@deltree: I think "" is more readable than string.Empty. –  Matti Virkkunen Feb 6 '12 at 20:33
    
@deltree Your solution was actually a really good idea, and exposed something I didnt have before which was null checking. I tried a where clause as well but you get the approval. –  Isaiah Nelson Feb 6 '12 at 21:57

If it's always the last node,

var nodes = xmlDoc.Descendants("node");
reviews = nodes.Take(nodes.Count() - 1).Select(...);
share|improve this answer
    
Its always the last "node" but not the last element. The "reviews" element is the root element. Does that matter? –  Isaiah Nelson Feb 6 '12 at 20:21
    
@fullNelson: This would take all elements called "node" except the last one. Did you read the code? –  Matti Virkkunen Feb 6 '12 at 20:22
    
I did read it. I never use this style of syntax (as I am new to linq) so I dont know quite how this works. –  Isaiah Nelson Feb 6 '12 at 20:28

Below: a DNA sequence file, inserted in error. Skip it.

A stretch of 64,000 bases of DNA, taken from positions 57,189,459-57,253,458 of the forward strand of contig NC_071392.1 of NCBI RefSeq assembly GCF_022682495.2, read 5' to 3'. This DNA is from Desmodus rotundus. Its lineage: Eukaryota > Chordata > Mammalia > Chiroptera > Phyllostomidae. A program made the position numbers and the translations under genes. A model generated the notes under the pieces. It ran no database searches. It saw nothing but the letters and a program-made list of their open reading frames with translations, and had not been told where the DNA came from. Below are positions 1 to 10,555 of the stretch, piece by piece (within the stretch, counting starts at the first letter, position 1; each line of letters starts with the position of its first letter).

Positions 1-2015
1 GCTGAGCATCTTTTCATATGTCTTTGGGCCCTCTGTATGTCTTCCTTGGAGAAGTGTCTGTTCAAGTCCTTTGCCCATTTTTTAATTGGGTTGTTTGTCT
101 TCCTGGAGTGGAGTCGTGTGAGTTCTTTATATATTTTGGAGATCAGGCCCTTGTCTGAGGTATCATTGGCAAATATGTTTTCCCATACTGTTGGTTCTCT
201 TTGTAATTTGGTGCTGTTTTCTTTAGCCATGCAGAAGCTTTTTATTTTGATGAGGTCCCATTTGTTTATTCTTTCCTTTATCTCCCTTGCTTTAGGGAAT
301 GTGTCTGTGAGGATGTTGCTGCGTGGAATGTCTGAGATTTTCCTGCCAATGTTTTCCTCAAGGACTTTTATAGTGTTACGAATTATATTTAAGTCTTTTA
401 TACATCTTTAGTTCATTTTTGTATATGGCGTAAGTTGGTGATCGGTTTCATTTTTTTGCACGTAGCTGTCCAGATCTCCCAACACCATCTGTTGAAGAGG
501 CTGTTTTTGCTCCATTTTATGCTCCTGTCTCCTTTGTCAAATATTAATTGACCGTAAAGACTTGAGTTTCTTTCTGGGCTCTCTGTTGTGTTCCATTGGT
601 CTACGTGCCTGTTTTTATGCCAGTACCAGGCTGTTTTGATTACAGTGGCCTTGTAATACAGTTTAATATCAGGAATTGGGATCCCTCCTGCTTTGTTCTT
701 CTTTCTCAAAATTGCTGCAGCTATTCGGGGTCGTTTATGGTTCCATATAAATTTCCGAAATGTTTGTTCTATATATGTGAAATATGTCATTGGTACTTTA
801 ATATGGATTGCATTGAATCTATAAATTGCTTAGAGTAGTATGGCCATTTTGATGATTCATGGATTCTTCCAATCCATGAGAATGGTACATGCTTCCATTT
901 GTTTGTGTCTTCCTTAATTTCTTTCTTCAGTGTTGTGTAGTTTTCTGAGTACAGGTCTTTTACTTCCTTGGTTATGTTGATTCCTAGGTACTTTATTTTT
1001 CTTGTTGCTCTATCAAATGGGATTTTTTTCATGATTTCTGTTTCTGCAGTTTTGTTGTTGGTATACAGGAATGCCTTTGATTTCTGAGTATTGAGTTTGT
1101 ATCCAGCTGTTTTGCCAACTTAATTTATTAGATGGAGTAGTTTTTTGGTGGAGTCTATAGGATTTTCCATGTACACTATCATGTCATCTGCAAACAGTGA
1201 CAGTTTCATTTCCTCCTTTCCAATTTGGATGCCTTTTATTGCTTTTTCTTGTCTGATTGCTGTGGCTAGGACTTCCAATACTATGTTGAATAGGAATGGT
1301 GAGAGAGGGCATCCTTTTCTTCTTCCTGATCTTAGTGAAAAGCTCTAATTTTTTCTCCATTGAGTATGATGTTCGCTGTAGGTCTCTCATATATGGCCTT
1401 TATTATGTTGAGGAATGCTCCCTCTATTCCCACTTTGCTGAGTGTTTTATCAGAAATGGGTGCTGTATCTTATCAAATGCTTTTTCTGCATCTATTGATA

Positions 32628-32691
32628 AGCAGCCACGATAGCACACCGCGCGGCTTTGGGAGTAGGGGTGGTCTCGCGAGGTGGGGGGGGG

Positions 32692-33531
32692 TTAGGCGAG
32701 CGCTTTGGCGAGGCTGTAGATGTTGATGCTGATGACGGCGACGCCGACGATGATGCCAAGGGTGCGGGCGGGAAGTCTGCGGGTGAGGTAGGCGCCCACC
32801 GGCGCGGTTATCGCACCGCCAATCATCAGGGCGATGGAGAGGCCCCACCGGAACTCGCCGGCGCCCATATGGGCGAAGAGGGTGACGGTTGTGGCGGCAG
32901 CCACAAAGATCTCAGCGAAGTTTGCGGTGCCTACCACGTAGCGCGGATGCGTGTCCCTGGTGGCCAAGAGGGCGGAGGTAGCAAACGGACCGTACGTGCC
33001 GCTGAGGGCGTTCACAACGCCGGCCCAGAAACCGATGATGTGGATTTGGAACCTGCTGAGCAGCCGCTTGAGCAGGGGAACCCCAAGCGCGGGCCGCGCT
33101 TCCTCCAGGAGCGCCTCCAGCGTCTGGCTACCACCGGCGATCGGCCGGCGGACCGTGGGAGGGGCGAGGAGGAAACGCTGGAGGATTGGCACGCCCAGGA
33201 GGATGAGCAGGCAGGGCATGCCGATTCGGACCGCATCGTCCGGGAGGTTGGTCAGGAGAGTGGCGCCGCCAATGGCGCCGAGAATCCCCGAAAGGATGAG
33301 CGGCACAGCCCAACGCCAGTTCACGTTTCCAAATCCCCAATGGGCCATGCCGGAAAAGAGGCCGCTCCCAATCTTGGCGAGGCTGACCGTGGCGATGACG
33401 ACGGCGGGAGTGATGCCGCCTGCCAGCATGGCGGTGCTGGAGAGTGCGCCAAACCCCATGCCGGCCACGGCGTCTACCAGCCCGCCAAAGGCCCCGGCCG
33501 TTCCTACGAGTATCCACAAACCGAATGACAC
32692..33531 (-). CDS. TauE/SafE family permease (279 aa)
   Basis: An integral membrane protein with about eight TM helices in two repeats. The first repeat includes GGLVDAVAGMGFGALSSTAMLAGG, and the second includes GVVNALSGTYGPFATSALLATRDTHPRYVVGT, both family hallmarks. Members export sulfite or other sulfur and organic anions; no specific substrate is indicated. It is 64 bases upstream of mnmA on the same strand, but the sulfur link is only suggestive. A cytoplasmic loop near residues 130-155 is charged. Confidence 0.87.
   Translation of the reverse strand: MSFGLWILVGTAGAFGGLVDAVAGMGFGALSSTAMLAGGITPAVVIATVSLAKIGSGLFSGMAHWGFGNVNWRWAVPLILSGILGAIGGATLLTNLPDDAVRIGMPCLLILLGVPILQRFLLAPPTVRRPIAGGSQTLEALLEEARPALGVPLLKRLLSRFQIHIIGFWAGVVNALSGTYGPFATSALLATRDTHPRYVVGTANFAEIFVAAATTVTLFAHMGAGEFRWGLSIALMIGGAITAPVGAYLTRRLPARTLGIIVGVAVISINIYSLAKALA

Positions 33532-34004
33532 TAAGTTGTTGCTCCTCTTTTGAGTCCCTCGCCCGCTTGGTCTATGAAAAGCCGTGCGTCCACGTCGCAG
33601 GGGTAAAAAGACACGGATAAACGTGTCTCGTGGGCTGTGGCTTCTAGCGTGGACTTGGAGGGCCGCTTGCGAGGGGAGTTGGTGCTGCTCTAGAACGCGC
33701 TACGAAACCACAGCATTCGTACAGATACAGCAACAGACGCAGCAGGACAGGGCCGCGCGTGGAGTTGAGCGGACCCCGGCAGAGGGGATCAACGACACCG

@fullNelson: They are completely normal extension method calls. Surely you've used methods before? –  Matti Virkkunen Feb 6 '12 at 20:29

Something like this should do the trick:

var reviews = from item in xmlDoc.Descendants("node").Where(x => x.Element("created") != null)
select new
{
    PubDate = (string)item.Element("created"),
    Isbn = (string)item.Element("isbn"),
    Summary = (string)item.Element("review")
};

You can additional null checks for the other elements if you wish.

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You could count the number of nodes and then use this overload of Where, which also passes an index number: (http://msdn.microsoft.com/en-us/library/bb549418.aspx)

public static IEnumerable<TSource> Where<TSource>(
this IEnumerable<TSource> source,
Func<TSource, int, bool> predicate)